It is said that one of the most challenging side effects of breast cancer treatment is the chemobrain. It may consist of a variety of symptoms which may include memory loss, failure to concentrate, trouble in thinking and other slight cognitive changes following chemotherapy. All this may gravely reduce women’s quality of life and every day functioning. Consequently, they may have to assume a range of coping strategies to apparently run their limited social and professional lives.
In a study, the effects of cognitive impairment that may have on a women’s work, social network and dealings with the health care profession is explained. Dr. Saskia Subramanian from the UCLA Center for Culture and Health in the US and her colleagues conducted this study.
Even though lot of women end up surviving breast cancer, it does not come easy. The mild cognitive impairment following chemotherapy, called as ‘chemobrain’ or ‘chemofog’ is said to be one of the most generally reported post-treatment symptoms by breast cancer survivors. Dr. Subramanian and her colleagues demonstrated that this deterioration in brain function may have destructive effects on the quality of life of the breast cancer survivors.
Approximately 74 women underwent focus groups and in-depth interviews for the study. These women had apparently finished their course of cancer treatment at least a year before. The data on patient’s medical background, treatment experience, post-treatment symptoms, responses from medical staff and from family and friends, self-management, strength of social networks and their observation of themselves was apparently gathered by the experts.
A variety of cognitive changes was apparently found to be frustrating and upsetting by the women. Some of them were unable to retain material or absorb new information and they apparently accepted that they were not performing properly as they once did. Some of them could not handle much of independence and they could manage only some responsibilities. These changes apparently frightened the women, made them reliant and emotionally drained. For some of them, coping may mean having to curtail on work and social activities. Others had more or less acknowledged the limitations and reconciled themselves to a reduced cognitive capacity.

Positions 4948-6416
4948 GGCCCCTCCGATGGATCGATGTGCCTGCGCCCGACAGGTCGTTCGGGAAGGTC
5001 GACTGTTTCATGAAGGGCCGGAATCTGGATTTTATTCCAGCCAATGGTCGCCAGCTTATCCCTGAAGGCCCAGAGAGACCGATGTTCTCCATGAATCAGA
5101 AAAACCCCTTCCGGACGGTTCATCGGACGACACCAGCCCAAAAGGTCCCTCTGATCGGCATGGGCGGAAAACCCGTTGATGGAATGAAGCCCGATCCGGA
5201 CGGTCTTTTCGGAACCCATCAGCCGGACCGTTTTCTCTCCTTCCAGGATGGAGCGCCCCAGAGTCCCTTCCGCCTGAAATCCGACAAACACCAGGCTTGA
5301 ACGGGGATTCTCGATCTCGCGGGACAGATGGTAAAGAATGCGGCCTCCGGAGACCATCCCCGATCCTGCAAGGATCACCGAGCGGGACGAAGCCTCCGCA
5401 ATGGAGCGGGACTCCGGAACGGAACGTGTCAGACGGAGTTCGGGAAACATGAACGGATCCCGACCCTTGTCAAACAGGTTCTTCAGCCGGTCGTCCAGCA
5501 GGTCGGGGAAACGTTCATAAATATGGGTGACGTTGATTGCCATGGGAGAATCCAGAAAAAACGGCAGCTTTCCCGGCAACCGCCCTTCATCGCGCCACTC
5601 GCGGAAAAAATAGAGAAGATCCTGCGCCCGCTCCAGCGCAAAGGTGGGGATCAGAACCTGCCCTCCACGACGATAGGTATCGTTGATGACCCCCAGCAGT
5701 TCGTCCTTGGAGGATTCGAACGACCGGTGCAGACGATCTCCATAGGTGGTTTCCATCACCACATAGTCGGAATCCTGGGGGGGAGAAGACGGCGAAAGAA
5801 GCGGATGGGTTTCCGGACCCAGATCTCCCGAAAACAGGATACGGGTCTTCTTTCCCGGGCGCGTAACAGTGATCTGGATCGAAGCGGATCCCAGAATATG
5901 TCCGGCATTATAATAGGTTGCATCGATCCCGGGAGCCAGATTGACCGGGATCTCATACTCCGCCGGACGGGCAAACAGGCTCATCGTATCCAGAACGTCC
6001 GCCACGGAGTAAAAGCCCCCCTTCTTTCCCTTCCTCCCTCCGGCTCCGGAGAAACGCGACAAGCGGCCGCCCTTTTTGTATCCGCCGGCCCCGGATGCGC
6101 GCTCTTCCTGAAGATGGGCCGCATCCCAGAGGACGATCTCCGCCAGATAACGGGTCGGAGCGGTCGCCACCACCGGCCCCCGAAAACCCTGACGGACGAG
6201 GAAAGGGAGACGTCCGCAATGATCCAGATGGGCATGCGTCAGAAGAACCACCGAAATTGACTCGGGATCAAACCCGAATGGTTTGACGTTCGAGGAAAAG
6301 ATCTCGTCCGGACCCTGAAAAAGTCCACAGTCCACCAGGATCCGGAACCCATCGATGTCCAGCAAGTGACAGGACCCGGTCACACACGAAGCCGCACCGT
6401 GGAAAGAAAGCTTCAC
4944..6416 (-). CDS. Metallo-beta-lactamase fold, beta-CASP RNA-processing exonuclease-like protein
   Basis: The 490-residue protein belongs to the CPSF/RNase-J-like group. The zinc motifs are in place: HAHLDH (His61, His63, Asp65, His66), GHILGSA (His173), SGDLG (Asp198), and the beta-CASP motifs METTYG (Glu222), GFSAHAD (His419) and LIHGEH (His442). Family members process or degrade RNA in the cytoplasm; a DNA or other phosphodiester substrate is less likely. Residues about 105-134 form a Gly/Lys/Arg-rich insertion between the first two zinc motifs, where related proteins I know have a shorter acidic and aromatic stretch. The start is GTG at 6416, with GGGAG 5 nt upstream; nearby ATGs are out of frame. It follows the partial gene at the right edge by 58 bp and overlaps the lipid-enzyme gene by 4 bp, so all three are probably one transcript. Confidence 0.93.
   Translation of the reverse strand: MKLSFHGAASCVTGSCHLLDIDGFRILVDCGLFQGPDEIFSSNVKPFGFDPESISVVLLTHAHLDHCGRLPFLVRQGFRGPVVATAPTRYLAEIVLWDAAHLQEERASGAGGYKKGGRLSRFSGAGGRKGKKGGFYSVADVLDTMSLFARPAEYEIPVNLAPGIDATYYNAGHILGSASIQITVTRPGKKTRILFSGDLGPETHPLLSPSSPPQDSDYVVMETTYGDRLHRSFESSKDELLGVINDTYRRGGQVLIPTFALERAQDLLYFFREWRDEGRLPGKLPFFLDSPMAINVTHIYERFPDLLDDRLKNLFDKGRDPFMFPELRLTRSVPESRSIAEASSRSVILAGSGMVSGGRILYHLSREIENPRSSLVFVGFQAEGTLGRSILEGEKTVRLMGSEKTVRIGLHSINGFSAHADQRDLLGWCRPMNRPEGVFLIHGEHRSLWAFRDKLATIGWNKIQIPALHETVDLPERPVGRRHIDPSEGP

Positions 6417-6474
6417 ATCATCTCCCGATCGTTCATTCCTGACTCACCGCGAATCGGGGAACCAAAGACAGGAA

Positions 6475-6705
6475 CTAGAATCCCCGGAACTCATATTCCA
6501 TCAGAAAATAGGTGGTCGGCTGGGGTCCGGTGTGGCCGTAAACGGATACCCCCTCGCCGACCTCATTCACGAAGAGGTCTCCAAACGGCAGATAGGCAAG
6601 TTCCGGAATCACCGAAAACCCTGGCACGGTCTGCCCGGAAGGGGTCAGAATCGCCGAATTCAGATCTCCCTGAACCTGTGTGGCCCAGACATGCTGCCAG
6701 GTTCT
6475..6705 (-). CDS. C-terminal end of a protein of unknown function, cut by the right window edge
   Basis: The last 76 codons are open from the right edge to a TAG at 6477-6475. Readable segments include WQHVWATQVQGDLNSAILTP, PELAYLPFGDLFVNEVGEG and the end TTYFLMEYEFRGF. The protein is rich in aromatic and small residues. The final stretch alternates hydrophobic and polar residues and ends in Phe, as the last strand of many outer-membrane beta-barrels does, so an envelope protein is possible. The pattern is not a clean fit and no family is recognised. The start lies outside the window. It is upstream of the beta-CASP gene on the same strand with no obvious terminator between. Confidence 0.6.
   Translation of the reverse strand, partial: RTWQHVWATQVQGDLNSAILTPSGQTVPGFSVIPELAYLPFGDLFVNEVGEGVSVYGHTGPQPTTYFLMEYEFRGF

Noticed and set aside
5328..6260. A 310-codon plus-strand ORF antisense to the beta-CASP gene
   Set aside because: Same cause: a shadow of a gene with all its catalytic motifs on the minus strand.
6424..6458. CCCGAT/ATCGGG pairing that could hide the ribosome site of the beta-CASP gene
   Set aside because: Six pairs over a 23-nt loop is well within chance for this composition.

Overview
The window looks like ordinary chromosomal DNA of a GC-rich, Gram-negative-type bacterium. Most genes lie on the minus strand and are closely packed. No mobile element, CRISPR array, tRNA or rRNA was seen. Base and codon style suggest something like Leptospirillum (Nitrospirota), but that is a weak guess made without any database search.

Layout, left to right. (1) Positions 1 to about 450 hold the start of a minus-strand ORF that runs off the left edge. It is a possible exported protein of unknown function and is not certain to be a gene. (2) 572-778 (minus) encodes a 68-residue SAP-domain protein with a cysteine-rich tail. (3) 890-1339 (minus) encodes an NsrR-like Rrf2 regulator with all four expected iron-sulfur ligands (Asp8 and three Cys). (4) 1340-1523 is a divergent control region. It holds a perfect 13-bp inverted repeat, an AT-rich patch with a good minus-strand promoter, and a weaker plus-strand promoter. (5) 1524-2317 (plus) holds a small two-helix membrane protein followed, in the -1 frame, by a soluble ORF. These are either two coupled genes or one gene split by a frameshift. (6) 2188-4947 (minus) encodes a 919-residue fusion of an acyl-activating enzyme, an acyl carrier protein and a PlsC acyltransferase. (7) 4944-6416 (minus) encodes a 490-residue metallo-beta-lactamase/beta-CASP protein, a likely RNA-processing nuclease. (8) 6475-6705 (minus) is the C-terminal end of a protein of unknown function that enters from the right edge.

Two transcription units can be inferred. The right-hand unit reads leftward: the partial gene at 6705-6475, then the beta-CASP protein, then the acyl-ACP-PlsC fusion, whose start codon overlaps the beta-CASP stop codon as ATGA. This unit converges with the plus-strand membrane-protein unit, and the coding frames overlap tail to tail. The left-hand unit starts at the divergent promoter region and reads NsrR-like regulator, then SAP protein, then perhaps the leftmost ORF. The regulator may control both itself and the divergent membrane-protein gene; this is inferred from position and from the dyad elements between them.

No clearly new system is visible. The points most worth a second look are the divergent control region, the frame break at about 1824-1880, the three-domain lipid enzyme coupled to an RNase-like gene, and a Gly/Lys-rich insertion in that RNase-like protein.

Almost all the women supposedly protested about the lack of acknowledgement from the medical community when they pointed out their chemobrain symptoms. Many women were of the opinion that should have been given some warnings and apparently only some got answers from their physicians. Some women felt that chemobrain could confuse their families and friends, and especially young children.
The authors mentioned, “These data underscore the very serious ways in which chemobrain can affect the life experiences of cancer survivors – emotionally, psychologically and economically. A clear understanding of the cognitive impairments experienced by survivors will aid researchers in developing targeted therapies and interventions aimed at improving or mitigating these post-treatment side effects.”
Chemobrain apparently also affected women’s performance at work. Since they were unable to concentrate, duties became harder and frequently took longer time to finish. This apparently affected their competence and decreased the odds of promotion or assignment to projects.
This study was published in the Journal of Cancer Survivorship.